Restoration / Rehabilitation Award — Built in 1942 in the heart of Minneapolis’ financial district, the Farmers and Mechanics Savings Bank stands as an archetypal Midwestern variation of the American Moderne style. Clad in golden-hued Minnesota limestone that sports iconic and impressively muscled bas relief sculptures, the original three-story banking hall received a 13-story, “L” shaped office addition in 1963 – dressed in a complimentary curtain wall of staggered, blue-tinted porcelain enameled steel panels. Abandoned in the early 1990s and laying vacant for nearly a decade, the complex found new life when local developer Ryan Companies, architect Elness Swenson Graham, and hospitality leader Starwood Resorts beautifully rehabilitated the landmark for its new public use as Westin Hotel. A chef driven restaurant called BANK appropriately occupies the former gracious, teak paneled banking hall. Owner: HEI Hospitality LLC; Architect: Elness Swenson Graham Architects; Interior Architects: Moncur Design associates, Inc.; Historical Consultant: Hess Roise and Company, Inc.; Hotel Consultant: Wischermann Partners; Developer: Ryan Companies US, Inc.; Financier: US Bank Community Development Corporation.

Malcolm Willey House, Minneapolis

Malcolm Willey House

Restoration / Rehabilitation Award and Charles Nelson Award for Excellence — Designed by Frank Lloyd Wright in 1933, during the early years of the Taliesen Fellowship, the Willey the house represents a pivotal moment in the master architect’s career, marking a transition from the sprawling Prairie style typified by the Robbie House, to the later, economical and compact Usonian house. Occupied by the Willeys until 1963, the house would later pass through several hands. Badly deteriorated and facing an uncertain future, in 2002, the property was placed on the Preservation Alliance’s Ten Most Endangered Historic Properties List. Purchased by private owners in 2002 with the singular aim of restoring the house, work began securing and weatherproofing the exterior through an ad hoc entity set up especially for the purpose – Wright at Home, LLC. Extensive research guided the meticulous restoration of the house, relying heavily on correspondence between the Willeys and Mr. Wright, historic photographs and plans, and by visiting numerous Wright projects first hand to observe details and the quality of work the project would demand. For the impeccable attention to detail and for rescuing a structure of such invaluable architectural import, this project receives the Preservation Alliance of Minnesota’s first Charles Nelson Award for Excellence. Owner: Steve Sikora and Lynette Erickson-Sikora.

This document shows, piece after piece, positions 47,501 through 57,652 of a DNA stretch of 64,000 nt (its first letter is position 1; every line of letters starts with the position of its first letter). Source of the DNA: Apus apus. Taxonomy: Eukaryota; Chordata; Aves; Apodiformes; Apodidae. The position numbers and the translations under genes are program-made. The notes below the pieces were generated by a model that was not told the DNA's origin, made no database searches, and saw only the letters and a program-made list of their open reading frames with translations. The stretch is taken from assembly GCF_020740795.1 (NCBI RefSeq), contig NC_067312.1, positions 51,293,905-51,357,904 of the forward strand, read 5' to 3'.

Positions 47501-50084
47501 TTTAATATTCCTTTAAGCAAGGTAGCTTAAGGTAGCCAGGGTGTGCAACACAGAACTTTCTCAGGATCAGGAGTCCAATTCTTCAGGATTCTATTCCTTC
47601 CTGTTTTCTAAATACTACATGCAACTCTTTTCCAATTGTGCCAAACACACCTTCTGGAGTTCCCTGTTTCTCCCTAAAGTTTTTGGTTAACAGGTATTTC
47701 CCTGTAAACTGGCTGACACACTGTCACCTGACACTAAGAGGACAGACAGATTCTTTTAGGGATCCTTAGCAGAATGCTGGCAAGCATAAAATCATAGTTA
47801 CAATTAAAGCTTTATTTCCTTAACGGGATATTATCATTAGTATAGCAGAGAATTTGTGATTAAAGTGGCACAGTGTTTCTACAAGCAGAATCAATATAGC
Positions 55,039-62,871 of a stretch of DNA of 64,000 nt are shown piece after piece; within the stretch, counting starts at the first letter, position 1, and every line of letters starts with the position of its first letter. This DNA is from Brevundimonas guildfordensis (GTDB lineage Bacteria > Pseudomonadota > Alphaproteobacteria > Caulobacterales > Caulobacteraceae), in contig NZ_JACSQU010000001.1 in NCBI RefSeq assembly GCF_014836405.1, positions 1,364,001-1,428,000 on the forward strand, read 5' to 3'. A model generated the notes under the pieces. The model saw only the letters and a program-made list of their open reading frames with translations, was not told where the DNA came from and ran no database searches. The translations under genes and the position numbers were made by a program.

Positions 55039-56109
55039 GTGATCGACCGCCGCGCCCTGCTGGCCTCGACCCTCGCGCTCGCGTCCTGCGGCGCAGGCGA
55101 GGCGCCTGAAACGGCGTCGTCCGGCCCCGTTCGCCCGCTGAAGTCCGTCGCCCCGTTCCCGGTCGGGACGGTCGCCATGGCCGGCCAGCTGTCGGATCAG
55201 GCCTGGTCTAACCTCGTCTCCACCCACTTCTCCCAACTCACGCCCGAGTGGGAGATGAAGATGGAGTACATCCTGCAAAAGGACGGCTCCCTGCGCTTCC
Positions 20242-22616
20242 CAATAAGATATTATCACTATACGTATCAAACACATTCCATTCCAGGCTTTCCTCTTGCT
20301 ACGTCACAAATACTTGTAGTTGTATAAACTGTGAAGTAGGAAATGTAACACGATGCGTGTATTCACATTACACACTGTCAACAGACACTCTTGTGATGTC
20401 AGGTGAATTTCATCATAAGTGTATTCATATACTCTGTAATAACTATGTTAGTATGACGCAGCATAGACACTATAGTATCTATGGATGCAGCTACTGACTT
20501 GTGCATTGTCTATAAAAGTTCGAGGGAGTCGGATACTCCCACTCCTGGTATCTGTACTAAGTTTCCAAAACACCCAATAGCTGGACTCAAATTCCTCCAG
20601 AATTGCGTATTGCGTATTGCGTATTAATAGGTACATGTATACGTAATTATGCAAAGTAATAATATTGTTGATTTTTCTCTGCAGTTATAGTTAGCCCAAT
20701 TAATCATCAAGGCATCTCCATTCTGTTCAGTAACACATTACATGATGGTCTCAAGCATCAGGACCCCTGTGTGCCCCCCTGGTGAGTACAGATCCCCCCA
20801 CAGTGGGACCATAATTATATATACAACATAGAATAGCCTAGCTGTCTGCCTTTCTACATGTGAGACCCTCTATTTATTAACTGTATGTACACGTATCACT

Bloomington Old Town Hall, Bloomington

Bloomington Old Town Hall

Stewardship Award — The Bloomington Old Town Hall is a rarity: a 19th century building that has survived suburban growth. Built in 1892, the two-story Gothic style structure served the City until the 1960s. Forty years later, the foundation and original wood siding had decayed and demolition was discussed. However, a groundswell of public interest and support from the City of Bloomington led to its rehabilitation. Kodet Architectural Group worked from historic photos to replicate the wood siding, recreate the window shutters and decorative arches and rebuild the roof cupola. The Old Town Hall will continue to serve as a historical museum for the Bloomington Historical Society. Owner: City of Bloomington; Architect: Kodet Architectural Group; Contractor: Frerichs Construction; Other Support Provided By: Bloomington Historical Society

University of Minnesota – Morris Historic Preservation Plan, Morris

University of Minnesota Morris Historic Preservation Plan

Stewardship Award — The campus preservation plan for the historic campus of the University of Minnesota Morris is one of the most comprehensive in the nation. It addresses the 18 buildings in the central campus, most designed by noted Minnesota architect Clarence H. Johnston, Sr., and also the rich landscape by the Minnesota firm of Morell and Nichols. Since the plan’s completion, the Seed House has been renovated and Imholte Hall expanded, Spooner and Camden Halls have been tuckpointed and landscape features such as the windbreaks and elm boulevards restored. In addition, campus history has been incorporated into student coursework, making the plan an integral part of the college’s famed liberal arts education. Owner: University of Minnesota-Morris; Plan authors: Gemini Research, Miller-Dunwiddie Architects, landscape historian Frank Edgerton Martin, landscape architect Michael Schroeder; Other: UMM Plant Services.

Richard Berg, Minneapolis

Richard Berg

Career Achievement Award — In modern practice, archaeology has too often been viewed as a regulatory and mechanistic process that studies people as somehow separate from their own history. Fortunately, Richard E. Berg is not of that ilk. In a long and distinguished career, Rich has consistently managed to serve not only regulatory interests but he has worked intensively and productively with Native American groups throughout Minnesota and the Midwest. Over the years, he has quietly and diligently performed exemplary archaeology by unifying field practice with public service. As his career draws to a close, it is therefore appropriate to recognize Rich for his dedication and skill with an award for what is truly a professional lifetime of achievement.